Particularly in the Monster’s account of the first few months of his life, we learn that he is marveled by nature, especially the small things we take for granted.

“Soon a gentle light stole over the heavens and gave me a sensation of pleasure. I started up and beheld a radiant form rise from among the trees. [The moon] I gazed with a kind of wonder.

Not only are Shelley’s description of the mundane truly captivating, but it gives insight to the nature of the Monster, and perhaps also an inkling of Shelley’s idea of human nature. Whilst the Monster inhabits within the shed of an exiled family, he tells us of his love and yearning for aforementioned family, and how his loneliness and friendlessness drives him to find a way to connect with them and to be part of their circle of care and affection. Thus the Monster applies himself to learn human behaviour and human tendencies. He soon deduces that language is the only means to traverse between the space that separates him from human beings. In fact, the very idea that language is the medium that allows us to connect with one another and reconcile differences that way is almost utopian and Bakhtinian.

Initially, the Monster’s perception of human nature is optimistic and he himself is benevolent in nature.

To be friendless is indeed to be unfortunate, but the hearts of men, when unprejudiced by any obvious self-interest, are full of brotherly love and charity.

The Monster perceives humans as inclined towards good and benevolence. More interestingly, the Monster’s innate tendencies, prior to human contact, seem to incline him to be how he perceives other people – he is empathetic, particularly to the family he observes, and has good intent, such as when he secretly aids the family with their labour. But when the Monster learns that humans do not love him and that he will always be a subject of prejudice because of his physical appearance, this compels him to embrace the monster they perceive him to be. (I also feel like there is something Lacanian going on when the Monster sees his reflection for the first time, but until I am fluent in Lacan’s writing, I’ll say no more of this.)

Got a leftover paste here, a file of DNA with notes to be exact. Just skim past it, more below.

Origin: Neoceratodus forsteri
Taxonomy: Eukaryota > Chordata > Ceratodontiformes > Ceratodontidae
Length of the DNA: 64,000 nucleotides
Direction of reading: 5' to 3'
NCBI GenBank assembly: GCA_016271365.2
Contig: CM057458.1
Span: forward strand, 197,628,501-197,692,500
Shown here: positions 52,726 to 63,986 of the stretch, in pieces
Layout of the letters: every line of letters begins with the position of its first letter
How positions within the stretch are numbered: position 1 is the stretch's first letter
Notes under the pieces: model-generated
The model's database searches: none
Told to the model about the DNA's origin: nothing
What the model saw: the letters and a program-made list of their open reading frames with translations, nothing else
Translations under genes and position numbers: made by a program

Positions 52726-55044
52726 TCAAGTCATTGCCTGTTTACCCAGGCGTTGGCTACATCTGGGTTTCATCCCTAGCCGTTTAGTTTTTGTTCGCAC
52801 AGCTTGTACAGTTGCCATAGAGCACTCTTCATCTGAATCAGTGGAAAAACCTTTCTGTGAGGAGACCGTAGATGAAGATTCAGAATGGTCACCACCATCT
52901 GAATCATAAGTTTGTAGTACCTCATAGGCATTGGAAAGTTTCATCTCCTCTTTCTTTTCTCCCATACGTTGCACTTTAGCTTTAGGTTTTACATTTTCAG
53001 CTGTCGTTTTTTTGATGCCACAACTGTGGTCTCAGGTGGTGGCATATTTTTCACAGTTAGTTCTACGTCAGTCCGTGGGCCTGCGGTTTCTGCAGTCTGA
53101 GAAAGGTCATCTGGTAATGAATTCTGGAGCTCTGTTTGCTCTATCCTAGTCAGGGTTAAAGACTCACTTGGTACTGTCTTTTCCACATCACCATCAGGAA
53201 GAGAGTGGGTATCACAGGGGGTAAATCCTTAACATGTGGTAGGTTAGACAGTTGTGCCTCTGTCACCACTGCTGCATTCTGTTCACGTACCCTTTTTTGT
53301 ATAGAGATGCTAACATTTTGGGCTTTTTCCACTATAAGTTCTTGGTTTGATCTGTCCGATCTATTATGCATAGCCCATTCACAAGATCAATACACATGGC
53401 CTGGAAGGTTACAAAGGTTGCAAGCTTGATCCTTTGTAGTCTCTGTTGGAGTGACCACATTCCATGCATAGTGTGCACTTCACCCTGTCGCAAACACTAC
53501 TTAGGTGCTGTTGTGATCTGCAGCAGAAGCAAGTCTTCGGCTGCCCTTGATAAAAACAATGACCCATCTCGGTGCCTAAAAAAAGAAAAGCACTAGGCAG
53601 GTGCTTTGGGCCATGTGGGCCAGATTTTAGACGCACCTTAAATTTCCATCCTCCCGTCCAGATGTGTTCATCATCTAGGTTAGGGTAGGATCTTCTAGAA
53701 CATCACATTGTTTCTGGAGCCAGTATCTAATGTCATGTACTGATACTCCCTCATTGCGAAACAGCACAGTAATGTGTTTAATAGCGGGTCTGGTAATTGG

Building from this exploration of human nature comes an investigation of a dialectical relationship that exists between these two individuals. Frankenstein’s passionate ambition to gain mastery over nature, life and death – and to thus create something that defied nature – leads him to create his Monster. Frankenstein is horrified by his creation, and from then on, he tries to escape his responsibility as the Monster’s creator (despite the fact that Frankenstein feels immense guilt for what his Monster has done) which, as the story unfolds and shows, only exacerbates his problem and the ‘mistake’ that he has made. Despite this, Frankenstein laments his mistake and is tormented by the idea of his Monster, but also at the same time curses the Monster for all his grief and finds reason upon reason to hold him accountable for all the pain that he feels.